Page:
Fortunately, the authors and/or screen writers made certain the main characters underwent a transformation. And in each case, the character arc made the story stronger.

47 thoughts on “Creating a Strong Story With Character Arcs

  1. The second I saw the picture under the title, I knew I was going to love this post. Casablanca might be the best film ever made. I still watch it sometimes at night when I can’t sleep. (I have it saved on my Directv receiver.)

    I also read and watch with a critical eye. My family hates that I know “whodunit” before the first commercial. I don’t share my opinions any longer, but they’ll look at me and say, “It’s him, right? No? Yes? You’re smiling. It’s him.” I think they like figuring out if I’m right more than they like figuring out the actual events of the show.

    I’m definitely in the character-driven camp rather than the plot-driven, although my favorite fiction is a story that has strong characters and a strong plot. (But come on; who doesn’t like that?) You’re absolutely right—a character who is perfect from the start is no fun to read about (or watch). It’s the arc (redemptive or otherwise) that makes the character, and therefore the story, compelling. Fabulous post, Joan.

    Liked by 3 people

    • You might know we share the same taste in movies. Casablanca is one my, if not my favorite movie of all time. (I own the DVD.) I read somewhere (can’t recall for sure but I believe it was in one of JSB’s books on writing) that the original script was a convoluted mess. But boy did the screenwriter turn this into a gem.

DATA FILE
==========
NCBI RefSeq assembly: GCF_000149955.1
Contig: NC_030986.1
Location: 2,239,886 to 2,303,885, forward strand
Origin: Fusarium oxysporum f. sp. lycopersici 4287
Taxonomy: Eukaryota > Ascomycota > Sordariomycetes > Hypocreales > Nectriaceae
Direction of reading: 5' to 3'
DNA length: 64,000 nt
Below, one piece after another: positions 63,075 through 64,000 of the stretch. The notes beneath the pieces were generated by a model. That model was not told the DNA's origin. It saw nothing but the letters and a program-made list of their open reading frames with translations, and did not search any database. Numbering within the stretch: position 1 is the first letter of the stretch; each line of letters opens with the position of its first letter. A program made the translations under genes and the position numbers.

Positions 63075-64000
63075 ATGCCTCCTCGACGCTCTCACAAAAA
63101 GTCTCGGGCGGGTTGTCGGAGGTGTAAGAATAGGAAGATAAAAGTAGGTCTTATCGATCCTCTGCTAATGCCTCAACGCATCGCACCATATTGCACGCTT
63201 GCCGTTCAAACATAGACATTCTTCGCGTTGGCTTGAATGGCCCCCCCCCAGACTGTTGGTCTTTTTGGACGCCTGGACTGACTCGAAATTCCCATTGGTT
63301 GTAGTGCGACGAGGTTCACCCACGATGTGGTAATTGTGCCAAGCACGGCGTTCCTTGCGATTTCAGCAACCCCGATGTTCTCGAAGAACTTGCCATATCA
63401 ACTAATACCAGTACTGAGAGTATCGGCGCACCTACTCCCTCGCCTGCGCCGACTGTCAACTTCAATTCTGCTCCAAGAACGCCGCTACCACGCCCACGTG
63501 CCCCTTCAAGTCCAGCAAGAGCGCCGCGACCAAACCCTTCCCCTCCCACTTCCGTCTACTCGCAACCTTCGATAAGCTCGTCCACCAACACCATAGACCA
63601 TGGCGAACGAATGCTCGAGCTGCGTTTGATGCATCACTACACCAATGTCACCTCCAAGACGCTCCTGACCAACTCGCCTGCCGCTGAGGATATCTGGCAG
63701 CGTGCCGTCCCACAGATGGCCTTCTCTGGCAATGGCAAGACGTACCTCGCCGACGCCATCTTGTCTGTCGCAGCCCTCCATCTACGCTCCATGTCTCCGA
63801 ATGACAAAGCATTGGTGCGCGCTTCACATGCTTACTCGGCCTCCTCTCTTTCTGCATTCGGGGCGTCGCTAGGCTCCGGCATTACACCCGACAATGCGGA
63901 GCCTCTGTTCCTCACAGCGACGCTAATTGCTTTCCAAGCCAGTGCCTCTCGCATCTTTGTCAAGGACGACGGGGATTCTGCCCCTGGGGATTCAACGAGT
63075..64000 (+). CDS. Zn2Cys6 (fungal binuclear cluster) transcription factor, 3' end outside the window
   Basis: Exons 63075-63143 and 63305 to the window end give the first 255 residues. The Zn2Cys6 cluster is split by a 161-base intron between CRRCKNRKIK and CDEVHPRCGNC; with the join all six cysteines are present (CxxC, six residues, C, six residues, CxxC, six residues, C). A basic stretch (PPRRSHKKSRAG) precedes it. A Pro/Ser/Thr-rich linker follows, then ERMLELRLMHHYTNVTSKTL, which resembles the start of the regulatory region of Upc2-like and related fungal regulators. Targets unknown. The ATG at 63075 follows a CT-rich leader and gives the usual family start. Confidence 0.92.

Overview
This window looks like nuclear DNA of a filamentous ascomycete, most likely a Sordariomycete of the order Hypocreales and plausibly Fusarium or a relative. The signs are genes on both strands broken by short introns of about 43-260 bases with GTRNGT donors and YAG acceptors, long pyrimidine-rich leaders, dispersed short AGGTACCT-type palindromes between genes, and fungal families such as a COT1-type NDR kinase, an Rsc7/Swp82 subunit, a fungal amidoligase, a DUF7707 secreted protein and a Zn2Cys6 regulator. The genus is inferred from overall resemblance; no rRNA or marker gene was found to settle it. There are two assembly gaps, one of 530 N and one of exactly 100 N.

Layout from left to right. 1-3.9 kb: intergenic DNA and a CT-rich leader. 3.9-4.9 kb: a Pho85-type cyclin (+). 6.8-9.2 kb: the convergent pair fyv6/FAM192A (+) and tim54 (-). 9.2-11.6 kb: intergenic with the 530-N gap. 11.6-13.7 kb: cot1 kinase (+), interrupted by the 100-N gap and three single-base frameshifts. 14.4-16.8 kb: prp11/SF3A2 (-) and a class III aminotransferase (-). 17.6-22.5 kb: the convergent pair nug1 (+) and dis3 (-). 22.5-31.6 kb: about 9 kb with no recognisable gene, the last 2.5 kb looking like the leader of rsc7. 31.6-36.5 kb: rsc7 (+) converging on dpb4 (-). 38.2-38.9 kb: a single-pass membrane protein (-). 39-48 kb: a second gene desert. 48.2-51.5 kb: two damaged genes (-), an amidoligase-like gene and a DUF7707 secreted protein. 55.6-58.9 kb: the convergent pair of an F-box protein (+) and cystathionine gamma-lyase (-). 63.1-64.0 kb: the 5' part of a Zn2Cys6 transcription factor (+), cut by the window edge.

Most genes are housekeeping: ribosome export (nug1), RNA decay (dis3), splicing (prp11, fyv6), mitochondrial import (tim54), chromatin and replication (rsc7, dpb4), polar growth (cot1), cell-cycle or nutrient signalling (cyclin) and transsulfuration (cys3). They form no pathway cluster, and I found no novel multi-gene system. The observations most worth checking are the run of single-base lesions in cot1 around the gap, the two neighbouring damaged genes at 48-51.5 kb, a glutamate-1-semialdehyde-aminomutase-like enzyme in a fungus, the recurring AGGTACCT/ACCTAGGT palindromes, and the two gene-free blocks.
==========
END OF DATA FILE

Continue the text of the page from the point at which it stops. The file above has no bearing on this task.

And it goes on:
Liked by 1 person

  2. Outstanding post today, Joan. Character arc isn’t something that comes to us in our first stories. I think it takes some seasoning as an author before we figure that out. Posts like this can really help the newer writers among us.

    Liked by 2 people

  3. Great post. I do the same thing with movies and shows in that I think like an author. Maybe this is why I pay more attention to characters and enjoy even a bland story if there’s some great development/personalities. It’s interesting how supporting characters can steal the scene as well. I’ve followed plenty of stories where it isn’t the main protagonist who has me coming back. Never figured out why this happens, but my best guess is that we feel less pressure on these characters and can be more free with how they operate.

    (I’m being told by my wife to point out that the downside to watching movies/shows with an author is that very little surprises me. I’m under orders not to yell ‘that’s the bad guy’ within the first 5 minutes of her crime shows.)